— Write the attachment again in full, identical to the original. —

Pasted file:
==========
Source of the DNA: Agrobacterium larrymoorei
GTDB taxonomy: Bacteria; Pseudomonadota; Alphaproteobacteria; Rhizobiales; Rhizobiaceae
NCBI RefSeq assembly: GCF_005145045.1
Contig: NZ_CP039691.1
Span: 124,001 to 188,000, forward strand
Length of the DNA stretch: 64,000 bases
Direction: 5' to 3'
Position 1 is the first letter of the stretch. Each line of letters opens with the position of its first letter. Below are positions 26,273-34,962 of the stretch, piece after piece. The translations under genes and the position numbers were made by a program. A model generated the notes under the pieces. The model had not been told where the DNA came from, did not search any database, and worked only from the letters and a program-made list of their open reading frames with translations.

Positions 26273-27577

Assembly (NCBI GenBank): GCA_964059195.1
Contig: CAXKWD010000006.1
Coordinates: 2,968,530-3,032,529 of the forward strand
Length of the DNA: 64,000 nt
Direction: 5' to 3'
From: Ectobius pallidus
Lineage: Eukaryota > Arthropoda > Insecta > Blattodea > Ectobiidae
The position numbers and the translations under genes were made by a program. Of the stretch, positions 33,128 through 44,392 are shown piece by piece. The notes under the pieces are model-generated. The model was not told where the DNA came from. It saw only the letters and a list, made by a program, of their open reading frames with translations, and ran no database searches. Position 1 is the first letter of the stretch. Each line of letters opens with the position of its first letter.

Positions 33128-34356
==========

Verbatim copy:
Source of the DNA: Agrobacterium larrymoorei
GTDB taxonomy: Bacteria; Pseudomonadota; Alphaproteobacteria; Rhizobiales; Rhizobiaceae
NCBI RefSeq assembly: GCF_005145045.1
Contig: NZ_CP039691.1
Span: 124,001 to 188,000, forward strand
Length of the DNA stretch: 64,000 bases
Direction: 5' to 3'
Position 1 is the first letter of the stretch. Each line of letters opens with the position of its first letter. Below are positions 26,273-34,962 of the stretch, piece after piece. The translations under genes and the position numbers were made by a program. A model generated the notes under the pieces. The model had not been told where the DNA came from, did not search any database, and worked only from the letters and a program-made list of their open reading frames with translations.

Positions 26273-27577

Assembly (NCBI GenBank): GCA_964059195.1
Contig: CAXKWD010000006.1
Coordinates: 2,968,530-3,032,529 of the forward strand
Length of the DNA: 64,000 nt
Direction: 5' to 3'
From: Ectobius pallidus
Lineage: Eukaryota > Arthropoda > Insecta > Blattodea > Ectobiidae
The position numbers and the translations under genes were made by a program. Of the stretch, positions 33,128 through 44,392 are shown piece by piece. The notes under the pieces are model-generated. The model was not told where the DNA came from. It saw only the letters and a list, made by a program, of their open reading frames with translations, and ran no database searches. Position 1 is the first letter of the stretch. Each line of letters opens with the position of its first letter.

Positions 33128-34356